Rain jitters beset New Orleans
Overtaxed pumps leave city on edge week after flash flood
NEW ORLEANS — With debris from last weekend’s flash flood still piled on sidewalks and their city under a state of emergency, New Orleans residents prepared Friday for more rain forecast to tax the city’s malfunctioning pump system.
The city scrambled to repair fire-damaged equipment at a power plant and shore up its drainage system less than a week after a flash flood from torrential rain overwhelmed the city’s pumping system and inundated many neighborhoods. The municipal pumping system is supposed to move water out of the low-lying city.
Annie Hutchins said she’s “traumatized” every time she sees clouds in the sky since a flood last Saturday. She had to walk through knee-high water to get to her house in the Treme neighborhood.
“It’s a little bit unnerving that we were told everything was working, and the next day the story was a little bit different, and then the next day the story was a lot different,” she said. “I’m the kind of person that trusts anyone until they prove otherwise. So, I don’t feel like I have a lot of reason to trust what I’m being told anymore.”
A broken control panel on a turbine had been fixed by Friday morning, but the system remained well below full power, Mayor Mitch Landrieu said at a morning news conference. The turbine powers some of the city’s pumps.
“We remain at risk until additional turbines are back
up,” Landrieu said, adding that he hopes that will happen by the end of the month. Still, he said, “panic is not where we need to be right now.”
He said the latest turbine to go offline will be powered up over 24 hours. Meanwhile, Landrieu said, 26 generators have been ordered and will remain through hurricane season.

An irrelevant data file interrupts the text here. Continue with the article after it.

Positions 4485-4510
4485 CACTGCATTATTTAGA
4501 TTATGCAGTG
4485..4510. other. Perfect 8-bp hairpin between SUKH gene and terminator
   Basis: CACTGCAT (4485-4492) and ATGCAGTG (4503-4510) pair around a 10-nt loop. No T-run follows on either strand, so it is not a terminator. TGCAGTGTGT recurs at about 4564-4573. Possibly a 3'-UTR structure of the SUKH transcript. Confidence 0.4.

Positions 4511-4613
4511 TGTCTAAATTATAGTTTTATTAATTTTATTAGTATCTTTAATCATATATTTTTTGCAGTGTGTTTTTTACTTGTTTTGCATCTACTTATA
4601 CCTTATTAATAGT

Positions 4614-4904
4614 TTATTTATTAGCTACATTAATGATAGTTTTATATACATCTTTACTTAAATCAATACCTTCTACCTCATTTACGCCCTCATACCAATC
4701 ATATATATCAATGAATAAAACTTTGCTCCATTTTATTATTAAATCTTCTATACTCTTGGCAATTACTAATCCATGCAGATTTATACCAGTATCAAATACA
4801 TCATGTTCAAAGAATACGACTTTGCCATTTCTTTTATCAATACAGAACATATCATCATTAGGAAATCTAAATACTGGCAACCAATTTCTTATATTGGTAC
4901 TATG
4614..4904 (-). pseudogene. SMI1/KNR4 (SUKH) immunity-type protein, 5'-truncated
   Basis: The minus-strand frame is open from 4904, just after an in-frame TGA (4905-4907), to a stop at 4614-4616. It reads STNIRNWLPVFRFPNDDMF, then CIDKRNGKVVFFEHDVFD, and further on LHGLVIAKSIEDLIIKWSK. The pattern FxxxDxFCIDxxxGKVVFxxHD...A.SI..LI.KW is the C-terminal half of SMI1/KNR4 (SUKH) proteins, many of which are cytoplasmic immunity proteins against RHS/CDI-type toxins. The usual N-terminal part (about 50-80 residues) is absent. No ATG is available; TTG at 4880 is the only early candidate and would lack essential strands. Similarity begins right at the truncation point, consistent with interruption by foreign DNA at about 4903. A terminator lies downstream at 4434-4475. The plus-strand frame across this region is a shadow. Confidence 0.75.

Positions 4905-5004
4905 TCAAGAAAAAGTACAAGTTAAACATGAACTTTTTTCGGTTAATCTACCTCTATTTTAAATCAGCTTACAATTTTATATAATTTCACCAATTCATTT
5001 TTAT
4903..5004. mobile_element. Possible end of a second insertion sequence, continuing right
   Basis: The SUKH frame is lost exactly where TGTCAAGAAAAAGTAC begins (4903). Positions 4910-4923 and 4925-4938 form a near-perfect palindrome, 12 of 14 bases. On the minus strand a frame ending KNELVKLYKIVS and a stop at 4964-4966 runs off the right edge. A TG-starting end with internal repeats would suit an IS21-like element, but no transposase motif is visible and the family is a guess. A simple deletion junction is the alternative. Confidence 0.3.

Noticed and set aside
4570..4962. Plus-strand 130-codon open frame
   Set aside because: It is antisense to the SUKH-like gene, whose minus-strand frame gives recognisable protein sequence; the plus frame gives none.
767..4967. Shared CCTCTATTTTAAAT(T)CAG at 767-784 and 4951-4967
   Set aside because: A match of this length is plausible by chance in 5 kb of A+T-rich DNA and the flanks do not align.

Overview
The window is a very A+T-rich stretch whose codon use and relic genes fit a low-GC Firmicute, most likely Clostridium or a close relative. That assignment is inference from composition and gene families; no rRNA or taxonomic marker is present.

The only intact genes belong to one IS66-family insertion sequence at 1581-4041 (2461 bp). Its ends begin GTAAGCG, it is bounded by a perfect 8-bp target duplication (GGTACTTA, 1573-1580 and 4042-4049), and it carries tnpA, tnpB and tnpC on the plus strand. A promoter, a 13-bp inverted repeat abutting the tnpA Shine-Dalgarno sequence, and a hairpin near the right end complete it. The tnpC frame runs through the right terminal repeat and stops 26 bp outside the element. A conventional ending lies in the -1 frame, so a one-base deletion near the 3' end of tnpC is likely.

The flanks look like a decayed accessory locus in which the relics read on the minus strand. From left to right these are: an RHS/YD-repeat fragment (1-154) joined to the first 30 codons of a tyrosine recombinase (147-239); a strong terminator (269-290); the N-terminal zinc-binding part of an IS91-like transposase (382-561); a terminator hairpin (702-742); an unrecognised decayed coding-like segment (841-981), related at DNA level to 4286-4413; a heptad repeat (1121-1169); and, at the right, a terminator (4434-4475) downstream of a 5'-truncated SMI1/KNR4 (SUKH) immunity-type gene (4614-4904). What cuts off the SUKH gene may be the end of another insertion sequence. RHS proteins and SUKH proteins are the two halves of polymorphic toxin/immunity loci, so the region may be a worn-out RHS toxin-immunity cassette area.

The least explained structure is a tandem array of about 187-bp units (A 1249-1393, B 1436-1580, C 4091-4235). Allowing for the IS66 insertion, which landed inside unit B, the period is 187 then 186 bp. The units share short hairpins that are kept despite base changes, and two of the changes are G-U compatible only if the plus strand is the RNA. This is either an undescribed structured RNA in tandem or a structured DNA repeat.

He also said a location was being set up Friday for residents to get sandbags should they want to take the extra precaution of sandbagging their homes.
Officials closed schools for the week and urged residents to move their vehicles to higher ground and to stay off roadways during rainstorms.
T.J. Pitre, 36, and his wife said they have a plan in case they need to evacuate this weekend.
“We have food and water bottles that I keep in my top shelf in my closet,” he said. “My wife is really good at being on top of these things. We have two cats, and she has all of their documents ready to go as well.”
Gov. John Bel Edwards described his emergency declaration, which would allow the federal government to financially assist the city in its recovery from the flooding, as a precautionary measure.
The National Weather Service forecast a 60 percent chance of rain Friday, primarily in the late morning and afternoon, with a chance that heavy rainfall could lead to more flooding.
The city’s infrastructure had been crumbling for years before the devastation unleashed in 2005 by levee breaches in Hurricane Katrina’s aftermath. The federal government earmarked billions of dollars for repairs and upgrades after the hurricane, but the problems have
Streets are pockmarked with potholes and sinkholes. The city’s water system has been plagued by leaks from broken pipes and power failures leading to boil-water advisories.
Officials feared that even a common thunderstorm would test the system’s reduced capacity.